Characterization of Prostate Cancer With 3T MR
In our laboratory we have combined the use of new 3T clinical magnetic resonance (MR)
technology, dynamic-contrast enhancement (DCE), and a unique endorectal-coil (ERC) probe in
order to non-invasively obtain images of the prostate gland with higher signal-to-noise
resolution and better spectral dispersion than has been previously achieved. This imaging
strategy acquires higher-resolution images with smaller voxel sizes than has been possible
with prior MR technology and more comprehensive tissue sampling compared to other
pre-surgical assessments. This methodology should make it feasible to assess prostate-tissue
morphology and additional features of prostate cancer such as tissue metabolism, tissue
kinetics, and the vascular microenvironment, and thus provide a non-invasive tool to: 1)
detect extra-capsular spread, 2) detect specific areas within the prostate that harbor
cancer, 3) determine the aggressiveness of the cancer and 4) direct biopsy and treatment
specifically to diseased areas.
In order to prospectively validate these goals we will recruit successive patients who have
been scheduled for prostate removal to participate to our protocol. Each patient will be
studied with an ERC MRI at 3T using T2-weighted (T2W) imaging, DCE 3D T1-weighted imaging
and MR spectroscopy (MRS). A pathologist using whole mount preparations will independently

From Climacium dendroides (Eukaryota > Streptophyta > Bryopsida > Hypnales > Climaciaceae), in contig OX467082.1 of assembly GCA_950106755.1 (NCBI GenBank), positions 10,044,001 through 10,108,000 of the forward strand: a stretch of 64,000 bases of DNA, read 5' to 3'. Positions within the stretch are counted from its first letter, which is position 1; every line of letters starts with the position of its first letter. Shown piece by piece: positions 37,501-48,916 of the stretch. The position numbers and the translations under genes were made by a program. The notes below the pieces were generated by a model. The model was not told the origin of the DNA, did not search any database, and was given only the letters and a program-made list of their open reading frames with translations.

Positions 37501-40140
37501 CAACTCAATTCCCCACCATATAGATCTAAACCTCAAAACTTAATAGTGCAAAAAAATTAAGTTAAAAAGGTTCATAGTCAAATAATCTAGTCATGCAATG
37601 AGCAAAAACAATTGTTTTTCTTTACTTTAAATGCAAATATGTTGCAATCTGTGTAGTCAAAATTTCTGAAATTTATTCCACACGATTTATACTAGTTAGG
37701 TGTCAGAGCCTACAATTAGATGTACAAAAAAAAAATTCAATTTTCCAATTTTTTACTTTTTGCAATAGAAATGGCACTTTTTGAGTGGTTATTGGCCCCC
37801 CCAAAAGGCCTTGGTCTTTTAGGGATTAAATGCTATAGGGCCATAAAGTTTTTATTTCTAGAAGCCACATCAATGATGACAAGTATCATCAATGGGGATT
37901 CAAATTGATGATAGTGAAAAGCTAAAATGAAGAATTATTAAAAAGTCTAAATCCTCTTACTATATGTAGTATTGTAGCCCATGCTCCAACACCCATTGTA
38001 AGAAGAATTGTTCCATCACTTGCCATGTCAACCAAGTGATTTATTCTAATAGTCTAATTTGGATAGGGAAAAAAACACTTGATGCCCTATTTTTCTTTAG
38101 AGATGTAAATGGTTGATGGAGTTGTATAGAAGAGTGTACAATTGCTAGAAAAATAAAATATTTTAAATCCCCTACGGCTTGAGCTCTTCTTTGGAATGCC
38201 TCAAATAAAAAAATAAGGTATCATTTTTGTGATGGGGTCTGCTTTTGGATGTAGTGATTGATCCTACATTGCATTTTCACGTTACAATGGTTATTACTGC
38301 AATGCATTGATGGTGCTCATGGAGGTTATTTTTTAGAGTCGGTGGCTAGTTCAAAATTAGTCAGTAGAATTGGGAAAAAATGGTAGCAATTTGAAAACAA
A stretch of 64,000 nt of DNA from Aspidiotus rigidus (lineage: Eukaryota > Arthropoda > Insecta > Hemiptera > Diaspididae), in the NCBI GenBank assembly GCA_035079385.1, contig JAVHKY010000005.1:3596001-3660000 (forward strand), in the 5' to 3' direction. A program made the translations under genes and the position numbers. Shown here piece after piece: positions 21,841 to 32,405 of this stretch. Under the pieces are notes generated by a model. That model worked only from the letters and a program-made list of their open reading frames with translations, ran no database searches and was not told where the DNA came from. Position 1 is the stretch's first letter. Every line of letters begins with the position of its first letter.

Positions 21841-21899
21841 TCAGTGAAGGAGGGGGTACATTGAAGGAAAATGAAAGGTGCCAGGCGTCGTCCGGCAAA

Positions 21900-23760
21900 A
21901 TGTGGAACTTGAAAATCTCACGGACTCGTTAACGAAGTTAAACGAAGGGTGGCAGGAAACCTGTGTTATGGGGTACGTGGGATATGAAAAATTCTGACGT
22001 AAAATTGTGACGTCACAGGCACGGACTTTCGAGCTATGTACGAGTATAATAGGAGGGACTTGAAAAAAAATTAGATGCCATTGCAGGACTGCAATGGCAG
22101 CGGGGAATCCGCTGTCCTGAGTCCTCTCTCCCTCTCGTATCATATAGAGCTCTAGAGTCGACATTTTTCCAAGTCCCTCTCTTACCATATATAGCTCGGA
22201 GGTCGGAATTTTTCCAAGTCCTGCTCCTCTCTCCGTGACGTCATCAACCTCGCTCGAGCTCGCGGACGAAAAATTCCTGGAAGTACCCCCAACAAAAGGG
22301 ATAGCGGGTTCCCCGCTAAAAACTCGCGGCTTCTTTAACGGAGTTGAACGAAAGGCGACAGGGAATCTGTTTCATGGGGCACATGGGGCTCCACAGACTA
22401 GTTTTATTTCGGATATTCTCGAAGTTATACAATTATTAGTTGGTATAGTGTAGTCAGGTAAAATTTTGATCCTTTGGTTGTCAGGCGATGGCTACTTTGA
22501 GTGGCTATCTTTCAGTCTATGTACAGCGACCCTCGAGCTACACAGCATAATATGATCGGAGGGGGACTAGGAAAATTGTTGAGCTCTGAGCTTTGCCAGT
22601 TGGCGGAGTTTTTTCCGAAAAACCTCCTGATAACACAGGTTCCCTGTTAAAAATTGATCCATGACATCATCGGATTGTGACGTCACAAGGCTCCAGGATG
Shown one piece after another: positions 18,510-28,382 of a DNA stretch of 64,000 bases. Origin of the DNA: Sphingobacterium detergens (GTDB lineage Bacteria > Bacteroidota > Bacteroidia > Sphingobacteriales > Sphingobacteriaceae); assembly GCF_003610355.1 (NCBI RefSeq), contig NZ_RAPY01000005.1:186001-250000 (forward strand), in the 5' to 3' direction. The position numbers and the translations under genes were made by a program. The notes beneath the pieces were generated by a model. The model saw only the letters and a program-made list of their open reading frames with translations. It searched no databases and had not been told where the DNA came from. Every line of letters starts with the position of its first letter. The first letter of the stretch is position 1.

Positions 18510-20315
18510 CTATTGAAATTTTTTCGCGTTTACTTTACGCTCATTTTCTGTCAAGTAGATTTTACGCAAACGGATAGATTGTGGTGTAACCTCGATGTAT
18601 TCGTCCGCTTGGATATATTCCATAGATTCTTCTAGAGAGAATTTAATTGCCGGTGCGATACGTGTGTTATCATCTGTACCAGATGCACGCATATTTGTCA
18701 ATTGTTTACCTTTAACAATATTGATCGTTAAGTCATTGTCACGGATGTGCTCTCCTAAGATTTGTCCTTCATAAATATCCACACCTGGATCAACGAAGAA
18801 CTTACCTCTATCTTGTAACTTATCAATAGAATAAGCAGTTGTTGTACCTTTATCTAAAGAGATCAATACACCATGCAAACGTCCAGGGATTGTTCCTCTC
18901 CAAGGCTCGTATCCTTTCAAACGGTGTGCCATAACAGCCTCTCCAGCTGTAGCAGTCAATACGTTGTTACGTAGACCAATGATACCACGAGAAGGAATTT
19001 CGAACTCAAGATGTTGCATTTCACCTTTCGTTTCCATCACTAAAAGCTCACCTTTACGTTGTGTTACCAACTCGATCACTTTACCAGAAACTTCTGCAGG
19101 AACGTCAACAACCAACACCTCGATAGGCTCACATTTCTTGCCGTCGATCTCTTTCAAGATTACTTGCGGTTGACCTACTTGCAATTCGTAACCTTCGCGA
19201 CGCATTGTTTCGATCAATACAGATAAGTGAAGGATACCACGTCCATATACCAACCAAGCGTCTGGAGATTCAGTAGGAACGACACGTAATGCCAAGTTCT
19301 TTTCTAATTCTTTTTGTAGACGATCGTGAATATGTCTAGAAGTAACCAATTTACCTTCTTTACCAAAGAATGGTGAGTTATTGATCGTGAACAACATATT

analyze each patient's prostate specimen. The whole mount data will be used as the standard
against which we will compare the observations and data obtained from the 3T MRI findings.
Aim 1: To evaluate the accuracy of T2W MRI, DCE-MRI and their combined data for staging
Supplementing T2W imaging with the high-resolution capability of 3TMR, we will apply
standard morphologic criteria used at 1.5T to determine the presence or absence of
extracapsular extension (ECE) of disease. The possible incremental value of high spatial
resolution, dynamic contrast-enhanced data will be investigated. MRI results will be
compared to ECE determination at whole-mount pathology.
Aim 2: To evaluate the accuracy of MRI in determining tumor volume in the prostate gland.
Using dynamic-contrast enhanced MRI with parametric analyses and T2-weighted images, both at
smaller voxel sizes than have been used previously, will be our approach. Tumor volumes
determined with MRI will be compared to those determined at pathology.
Aim 3: To evaluate the accuracy of MRI in grading prostate cancer.
The enhanced resolution available at 3T offers new opportunities to compare Gleason grades
with independent and combined assessments of tissue kinetics and metabolism. Pixel by pixel
parametric analyses will be obtained. Furthermore, choline to citrate and choline plus
creatine to citrate ratios determined using MRS techniques will be obtained. Single voxel
techniques will first be employed, followed by 3D chemical shift imaging, when the latter
becomes available at 3T. DCE and MRS data will be compared both separately and in
combination to the histologic Gleason scores of the comparable tumor identified at whole
Observational Model: Case-Only, Time Perspective: Prospective
Barbara Klemm-Ellis, N.P.
Beth Israel Deaconess Medical Center
United States: Institutional Review Board
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